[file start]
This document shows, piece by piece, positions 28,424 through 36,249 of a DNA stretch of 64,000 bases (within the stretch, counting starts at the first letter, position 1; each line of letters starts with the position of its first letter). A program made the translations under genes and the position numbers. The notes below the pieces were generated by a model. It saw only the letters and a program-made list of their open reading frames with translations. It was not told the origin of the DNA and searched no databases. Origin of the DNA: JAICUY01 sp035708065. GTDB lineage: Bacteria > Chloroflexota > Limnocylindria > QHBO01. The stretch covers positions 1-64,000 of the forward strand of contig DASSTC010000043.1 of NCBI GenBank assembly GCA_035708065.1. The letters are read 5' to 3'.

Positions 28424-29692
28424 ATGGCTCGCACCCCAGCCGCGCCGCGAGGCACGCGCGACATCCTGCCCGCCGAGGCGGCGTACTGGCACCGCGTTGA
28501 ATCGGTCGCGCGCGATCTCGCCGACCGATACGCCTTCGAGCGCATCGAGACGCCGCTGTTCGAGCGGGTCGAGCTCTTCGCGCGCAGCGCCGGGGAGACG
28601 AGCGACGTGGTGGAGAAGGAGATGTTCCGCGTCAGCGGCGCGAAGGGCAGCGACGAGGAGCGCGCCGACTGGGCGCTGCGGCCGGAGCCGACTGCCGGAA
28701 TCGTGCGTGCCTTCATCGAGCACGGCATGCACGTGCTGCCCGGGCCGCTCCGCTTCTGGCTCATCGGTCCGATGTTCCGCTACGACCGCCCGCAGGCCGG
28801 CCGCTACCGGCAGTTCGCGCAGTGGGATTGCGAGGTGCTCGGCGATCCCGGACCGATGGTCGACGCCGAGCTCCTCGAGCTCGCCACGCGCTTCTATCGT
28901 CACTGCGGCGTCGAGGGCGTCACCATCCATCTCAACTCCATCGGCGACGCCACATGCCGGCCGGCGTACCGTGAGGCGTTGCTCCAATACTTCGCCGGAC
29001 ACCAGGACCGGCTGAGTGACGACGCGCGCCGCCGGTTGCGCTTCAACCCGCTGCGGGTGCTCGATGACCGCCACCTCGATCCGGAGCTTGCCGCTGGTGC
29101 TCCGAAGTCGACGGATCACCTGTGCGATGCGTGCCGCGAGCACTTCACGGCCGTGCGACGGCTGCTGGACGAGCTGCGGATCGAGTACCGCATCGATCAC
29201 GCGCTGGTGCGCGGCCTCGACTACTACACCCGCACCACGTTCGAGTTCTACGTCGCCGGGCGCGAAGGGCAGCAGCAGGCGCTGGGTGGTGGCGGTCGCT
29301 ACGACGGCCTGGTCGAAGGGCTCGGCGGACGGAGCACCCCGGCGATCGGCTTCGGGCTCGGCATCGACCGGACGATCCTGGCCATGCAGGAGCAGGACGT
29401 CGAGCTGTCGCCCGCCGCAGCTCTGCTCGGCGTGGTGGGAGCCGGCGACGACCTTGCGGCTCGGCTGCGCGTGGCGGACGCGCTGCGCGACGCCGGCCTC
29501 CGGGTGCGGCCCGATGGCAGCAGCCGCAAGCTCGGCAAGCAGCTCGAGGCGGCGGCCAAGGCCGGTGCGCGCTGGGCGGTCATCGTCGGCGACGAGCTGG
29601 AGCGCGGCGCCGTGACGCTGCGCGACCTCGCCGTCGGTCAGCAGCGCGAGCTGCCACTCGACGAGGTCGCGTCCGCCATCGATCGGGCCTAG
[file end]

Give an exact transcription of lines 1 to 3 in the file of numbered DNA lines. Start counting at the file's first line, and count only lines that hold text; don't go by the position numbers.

This document shows, piece by piece, positions 28,424 through 36,249 of a DNA stretch of 64,000 bases (within the stretch, counting starts at the first letter, position 1; each line of letters starts with the position of its first letter). A program made the translations under genes and the position numbers. The notes below the pieces were generated by a model. It saw only the letters and a program-made list of their open reading frames with translations. It was not told the origin of the DNA and searched no databases. Origin of the DNA: JAICUY01 sp035708065. GTDB lineage: Bacteria > Chloroflexota > Limnocylindria > QHBO01. The stretch covers positions 1-64,000 of the forward strand of contig DASSTC010000043.1 of NCBI GenBank assembly GCA_035708065.1. The letters are read 5' to 3'.

Positions 28424-29692
28424 ATGGCTCGCACCCCAGCCGCGCCGCGAGGCACGCGCGACATCCTGCCCGCCGAGGCGGCGTACTGGCACCGCGTTGA